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Young Vermont Director Presents 'Almost, Maine' At Stowe Theater Guild

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Sean Jacobsen
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Director Owen Leavey and actor Hannah McKay watch from the seats at Stowe Theater Guild as a cast of four rehearses "Almost, Maine," which is on stage through August 6.

This fall, Stowe native Owen Leavey heads back to New York City for the second of a two-year professional actors' training program at Cap21 Conservatory. But while he's home for the summer, he is taking on his directorial debut at Stowe Theater Guild with "Almost, Maine."

The play, written by John Cariani, contains nine sub-plays, each one set in a rural town on a mid-winter Friday night as couples navigate their way through various relationship dilemmas.

Leavey leads the small cast of four students to play 19 different characters. "We have three who just graduated high school about a month ago and one that's coming back from college," he says. "I personally knew all my cast members ahead of time but I'm just blown [away] because I didn't know what they were capable of."

Leavey says his first time directing a full-length play is like building a home. "I have this perfect analogy for directing: I was given a picture of a house that I needed to build ... so it's kind of like that's the script," he says. "Then me and my cast members – who I picked as my little crew to build my house – have gone in and we know every nail and every board. And then by the end of it, we can just welcome people in and they can just live in that little home that we've made for the two hours of the show and then they can go back out into the world."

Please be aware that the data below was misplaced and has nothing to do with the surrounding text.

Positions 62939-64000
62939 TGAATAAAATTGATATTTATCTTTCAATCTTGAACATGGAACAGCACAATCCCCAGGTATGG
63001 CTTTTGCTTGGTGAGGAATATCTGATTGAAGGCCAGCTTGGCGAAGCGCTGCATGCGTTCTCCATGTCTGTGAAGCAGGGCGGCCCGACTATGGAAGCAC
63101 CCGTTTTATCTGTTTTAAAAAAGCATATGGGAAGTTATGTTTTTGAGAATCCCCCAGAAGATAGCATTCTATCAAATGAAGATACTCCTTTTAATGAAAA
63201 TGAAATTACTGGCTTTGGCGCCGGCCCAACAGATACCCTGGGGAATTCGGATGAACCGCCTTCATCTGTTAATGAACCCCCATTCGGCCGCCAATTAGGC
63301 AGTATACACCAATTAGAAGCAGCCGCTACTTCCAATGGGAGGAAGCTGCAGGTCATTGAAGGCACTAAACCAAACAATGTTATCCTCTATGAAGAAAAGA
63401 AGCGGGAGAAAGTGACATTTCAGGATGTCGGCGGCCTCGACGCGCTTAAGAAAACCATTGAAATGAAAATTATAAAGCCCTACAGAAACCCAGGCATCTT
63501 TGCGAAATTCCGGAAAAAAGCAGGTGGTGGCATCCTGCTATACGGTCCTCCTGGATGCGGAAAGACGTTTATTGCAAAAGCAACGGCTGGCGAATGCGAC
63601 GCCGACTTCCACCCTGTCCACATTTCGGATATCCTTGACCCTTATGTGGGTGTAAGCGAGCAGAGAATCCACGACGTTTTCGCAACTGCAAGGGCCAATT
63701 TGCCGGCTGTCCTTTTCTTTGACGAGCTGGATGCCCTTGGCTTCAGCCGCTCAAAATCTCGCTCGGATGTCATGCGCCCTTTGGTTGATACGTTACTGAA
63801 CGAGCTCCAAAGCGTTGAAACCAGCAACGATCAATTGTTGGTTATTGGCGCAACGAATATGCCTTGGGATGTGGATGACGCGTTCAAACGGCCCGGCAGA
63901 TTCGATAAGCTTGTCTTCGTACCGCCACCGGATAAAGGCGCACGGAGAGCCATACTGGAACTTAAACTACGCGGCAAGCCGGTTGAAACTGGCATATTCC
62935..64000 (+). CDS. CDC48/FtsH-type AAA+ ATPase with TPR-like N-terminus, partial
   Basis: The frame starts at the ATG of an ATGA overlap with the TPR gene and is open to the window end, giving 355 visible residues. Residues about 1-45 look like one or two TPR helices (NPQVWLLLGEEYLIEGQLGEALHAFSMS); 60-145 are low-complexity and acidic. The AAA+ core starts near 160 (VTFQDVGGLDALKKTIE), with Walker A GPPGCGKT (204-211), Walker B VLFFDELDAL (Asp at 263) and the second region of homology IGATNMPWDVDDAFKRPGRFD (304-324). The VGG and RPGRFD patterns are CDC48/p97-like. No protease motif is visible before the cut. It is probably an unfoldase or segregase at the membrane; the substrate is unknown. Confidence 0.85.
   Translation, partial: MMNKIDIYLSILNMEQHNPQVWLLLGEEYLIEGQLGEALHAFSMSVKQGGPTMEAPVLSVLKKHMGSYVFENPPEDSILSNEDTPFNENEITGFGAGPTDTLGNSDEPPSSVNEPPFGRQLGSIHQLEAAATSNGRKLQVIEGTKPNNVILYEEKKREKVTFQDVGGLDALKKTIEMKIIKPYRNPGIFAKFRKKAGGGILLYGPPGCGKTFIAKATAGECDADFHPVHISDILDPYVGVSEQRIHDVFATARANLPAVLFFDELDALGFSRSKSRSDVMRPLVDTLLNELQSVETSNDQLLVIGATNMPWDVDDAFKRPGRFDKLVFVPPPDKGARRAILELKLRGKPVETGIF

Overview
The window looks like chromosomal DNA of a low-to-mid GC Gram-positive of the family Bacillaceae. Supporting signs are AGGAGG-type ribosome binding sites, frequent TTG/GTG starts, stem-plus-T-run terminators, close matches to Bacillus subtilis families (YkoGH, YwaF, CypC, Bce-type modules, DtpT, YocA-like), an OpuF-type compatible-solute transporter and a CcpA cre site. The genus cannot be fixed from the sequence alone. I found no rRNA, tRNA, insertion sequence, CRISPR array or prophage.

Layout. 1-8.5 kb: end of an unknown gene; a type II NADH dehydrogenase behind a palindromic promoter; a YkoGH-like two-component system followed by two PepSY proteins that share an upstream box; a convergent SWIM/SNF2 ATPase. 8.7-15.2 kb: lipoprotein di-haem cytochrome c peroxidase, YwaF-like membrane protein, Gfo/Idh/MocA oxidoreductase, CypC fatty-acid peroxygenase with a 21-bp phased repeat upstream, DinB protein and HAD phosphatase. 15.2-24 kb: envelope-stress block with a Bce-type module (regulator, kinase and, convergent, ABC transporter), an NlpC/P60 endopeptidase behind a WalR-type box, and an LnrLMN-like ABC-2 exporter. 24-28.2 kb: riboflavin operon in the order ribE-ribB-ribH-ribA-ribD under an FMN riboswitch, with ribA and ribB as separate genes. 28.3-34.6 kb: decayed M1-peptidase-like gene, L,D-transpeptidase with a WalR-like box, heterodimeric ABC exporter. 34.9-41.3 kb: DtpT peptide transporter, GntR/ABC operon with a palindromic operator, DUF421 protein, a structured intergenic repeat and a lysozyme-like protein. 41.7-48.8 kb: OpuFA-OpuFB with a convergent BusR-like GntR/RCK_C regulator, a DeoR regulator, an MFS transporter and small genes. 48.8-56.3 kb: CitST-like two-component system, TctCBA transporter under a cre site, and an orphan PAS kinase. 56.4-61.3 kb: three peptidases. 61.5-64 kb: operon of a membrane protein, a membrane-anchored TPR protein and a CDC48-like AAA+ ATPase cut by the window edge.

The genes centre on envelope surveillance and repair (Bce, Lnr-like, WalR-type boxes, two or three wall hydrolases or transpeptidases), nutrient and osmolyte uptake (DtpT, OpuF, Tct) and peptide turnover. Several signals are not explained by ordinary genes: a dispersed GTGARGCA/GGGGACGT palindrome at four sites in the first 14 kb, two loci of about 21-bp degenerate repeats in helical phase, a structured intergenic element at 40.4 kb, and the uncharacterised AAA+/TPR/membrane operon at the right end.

Every Stowe Theater Guild show during the summer season has a community tie-in with proceeds going to benefit a non-profit organization. Leavey has chosen the Drama Club NYC, which provides theater programming to young people who are incarcerated.   

"I have this perfect analogy for directing: I was given a picture of a house that I needed to build ... then by the end of it, we can just welcome people in and they can just live in that little home that we've made for the two hours of the show and then they can go back out into the world." - Owen Leavey

The program is the only one of its kind in the state of New York. Leavey explains that acting teachers go into juvenile detention centers in New York City to teach improvisational acting methods. The goal is to give the young inmates a new tool of self-expression through acting and improv.

"I actually know the executive director," says Leavey. "She's an acting teacher of mine. Just some of the stories that she has shared about what these kids have said about how they now know how to express themselves. These are life-changing experiences."

"Hopefully, I'll get a career performing but after that, all I want to do is educate people."

He adds that the organization is important to him because his arts education is such a big part of his life. "Hopefully, I'll get a career performing but after that, all I want to do is educate people," says Leavey.

As for his plans after school, Leavey says, "Hopefully by the end of that, I'll be working on Broadway ... Even if I come back to Vermont and I'm running choral groups or directing theater ... I just want to lead children in greatness."

Devin Kiernan is the play's producer and the cast members are Max Chlumecky, Sean Jacobson, Hannah McKay and Drew Springer-Miller.

"Almost, Maine" runs through August 6 at Stowe Theater Guild on Main Street in Stowe.

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